On February 20, a day after Venezuelan security agents smashed into the office of Caracas Mayor Antonio Ledezma and arrested him on conspiracy charges, Brazilian President Dilma Rousseff referred to the mayor’s detention as a Venezuelan “internal matter.” Later, the Brazilian Ministry of Foreign Affairs released two bland statements in line with Rousseff’s comment, expressing concern and reaffirming Brazil’s commitment to act as a mediator.
This reaction was not dissimilar to the response of other important regional players, like Chile and México. Only Colombia’s tone was a bit harsher, perhaps because the country was mentioned in the accusations against Ledezma. Colombian President Juan Manuel Santos denied his country’s involvement in the alleged conspiracy and made a plea that the rights of opposition members be respected.
But Ledezma’s rights had been violated even during his arrest. A group of armed officers stormed the mayor’s office and forcefully dragged him away without an arrest warrant. Ledezma was indicted the next day on charges of conspiracy to help plot an American-backed coup. Five days after the arrest, a police officer shot and killed a teenage boy during an anti-government protest in the city of San Cristóbal, the epicenter of nation-wide demonstrations last year that resulted in more than 40 deaths. The boy’s death spurred sporadic protests in different cities, ratcheting up tension in a country that, alongside political turmoil, is experiencing a severe economic crisis.
Like his predecessor Hugo Chávez, President Nicolás Maduro regularly denounces coup plots and plans to assassinate him. A study by Últimas Noticias, a newspaper based in Caracas, counted 63 allegations of assassination plots during Chávez’s 14-year presidency. Since he took power in 2013, Maduro has already denounced 16 conspiracies. To justify Ledezma’s arrest, Maduro cited a document signed by the Caracas mayor and other opposition leaders calling for the establishment of a broad-based transitional government to solve the current crisis. The document itself proves no conspiracy, though its use against Ledezma evidences the lack of freedom of speech in Venezuela.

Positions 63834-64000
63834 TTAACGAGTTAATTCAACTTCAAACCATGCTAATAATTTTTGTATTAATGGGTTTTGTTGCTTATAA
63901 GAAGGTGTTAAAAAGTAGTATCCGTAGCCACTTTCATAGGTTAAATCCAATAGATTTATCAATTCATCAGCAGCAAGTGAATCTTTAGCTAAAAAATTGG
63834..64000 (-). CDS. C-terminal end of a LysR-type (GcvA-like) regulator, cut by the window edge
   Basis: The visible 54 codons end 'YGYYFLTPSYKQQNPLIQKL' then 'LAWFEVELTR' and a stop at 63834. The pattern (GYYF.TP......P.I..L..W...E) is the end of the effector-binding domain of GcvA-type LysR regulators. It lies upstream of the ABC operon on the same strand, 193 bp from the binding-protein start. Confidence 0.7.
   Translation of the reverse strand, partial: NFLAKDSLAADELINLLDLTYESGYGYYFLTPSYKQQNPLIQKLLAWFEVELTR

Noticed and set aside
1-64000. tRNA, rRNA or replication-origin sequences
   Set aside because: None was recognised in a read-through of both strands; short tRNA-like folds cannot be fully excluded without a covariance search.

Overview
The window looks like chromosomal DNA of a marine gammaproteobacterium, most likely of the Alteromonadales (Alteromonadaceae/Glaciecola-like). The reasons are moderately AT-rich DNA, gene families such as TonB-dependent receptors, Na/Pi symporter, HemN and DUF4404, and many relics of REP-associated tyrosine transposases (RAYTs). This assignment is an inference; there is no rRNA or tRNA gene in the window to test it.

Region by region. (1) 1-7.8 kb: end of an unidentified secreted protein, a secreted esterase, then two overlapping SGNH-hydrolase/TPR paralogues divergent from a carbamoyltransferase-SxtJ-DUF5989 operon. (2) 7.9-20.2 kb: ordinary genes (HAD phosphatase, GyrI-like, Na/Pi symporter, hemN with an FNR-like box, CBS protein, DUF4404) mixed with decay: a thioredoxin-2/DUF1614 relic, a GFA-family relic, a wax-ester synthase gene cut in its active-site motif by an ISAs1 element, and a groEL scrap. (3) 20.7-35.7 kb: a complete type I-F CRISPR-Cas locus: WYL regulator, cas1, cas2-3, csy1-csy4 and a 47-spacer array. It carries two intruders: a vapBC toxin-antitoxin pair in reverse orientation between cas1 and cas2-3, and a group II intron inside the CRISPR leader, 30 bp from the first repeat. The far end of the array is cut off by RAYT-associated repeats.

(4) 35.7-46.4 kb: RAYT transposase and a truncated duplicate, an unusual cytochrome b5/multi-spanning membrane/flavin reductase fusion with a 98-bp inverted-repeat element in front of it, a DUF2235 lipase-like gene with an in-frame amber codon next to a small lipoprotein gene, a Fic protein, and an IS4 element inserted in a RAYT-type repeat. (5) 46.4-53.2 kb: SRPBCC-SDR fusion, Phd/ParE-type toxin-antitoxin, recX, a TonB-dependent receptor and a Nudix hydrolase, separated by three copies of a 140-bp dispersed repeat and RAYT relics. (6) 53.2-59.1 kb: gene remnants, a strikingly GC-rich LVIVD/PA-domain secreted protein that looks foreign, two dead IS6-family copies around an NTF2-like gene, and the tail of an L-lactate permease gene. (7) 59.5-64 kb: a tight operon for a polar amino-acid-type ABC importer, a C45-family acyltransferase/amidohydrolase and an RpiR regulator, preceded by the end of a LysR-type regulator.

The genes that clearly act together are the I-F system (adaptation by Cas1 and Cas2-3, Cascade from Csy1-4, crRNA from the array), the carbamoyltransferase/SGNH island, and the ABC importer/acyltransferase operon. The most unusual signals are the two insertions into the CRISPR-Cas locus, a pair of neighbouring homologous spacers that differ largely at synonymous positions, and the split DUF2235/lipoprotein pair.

As in the past, the latest crackdown is likely a desperate attempt by the government to divert attention from Venezuela’s internal ills. The collapse of oil prices and ruinous economic policies have left the government confronting the country’s worst crisis in more than a decade. The IMF has predicted that Venezuela’s gross domestic product will contract seven percent in 2015. The inflation rate is almost 70 percent, the fastest growing in the world. A deliriously dysfunctional price and currency exchange control system has provoked keen shortages of basic staples, with hundreds of people lining up daily outside supermarkets and pharmacies. People have reportedly died in hospitals because of the lack of medicine.
As a result, Maduro’s popularity plunged to 22 percent in early January. This means chavismo could be crushed in the upcoming parliamentary elections. Will Maduro suspend elections or turn them into a meaningless Cuban-style charade to avoid defeat?
During the last year, Venezuela has been rapidly sliding towards an old-style military dictatorship, in which serious human rights violations have become ever more prevalent. Ledezma’s arrest came a year after high-profile opposition leader Leopoldo López was jailed on trumped-up charges for his alleged involvement in inciting violence during last year’s protests. María Corina Machado, another prominent politician, was also charged in December with plotting to assassinate Maduro. Thirty-three of Venezuela’s 78 opposition mayors are currently facing some sort of legal action. Last week, Maduro made the implicit threat almost explicit: He said that if opposition members are involved in promoting violence, he would not permit them to participate in the parliamentary elections.
The arrest of Ledezma has offered Maduro an opportunity to test domestic and international tolerance for his increasingly authoritarian behavior. And the timid reaction of Venezuela’s neighbors might have emboldened him to push forward with his repressive tactics. Chavista legislators are now calling for a probe of yet another prominent opposition leader, Julio Borges. Three days after Ledezma was sent to a military prison, squatters protected by pro-government militia and soldiers took over the Caracas headquarters of the opposition party COPEI.
Reacting to the mayor’s detention, Americas Director for Human Rights Watch José Miguel Vivanco said that “the only hope” for Venezuela is a firm reaction from the international community. But a firm reaction from the U.S. and Europe is meaningless if Latin American countries—especially the regional powerhouse, Brazil—limit their actions to the release of statements that avoid crossing Maduro’s regime.
Moderate and radical parties within the Coalition for Democratic Unity (MUD), an opposition umbrella group, are fully committed to participating in the elections. If Venezuela’s Latin American neighbors refuse to call for an end to repression and Ledezma’s release, they should at least make clear that barring opposition candidates and parties from the parliamentary elections would be unacceptable.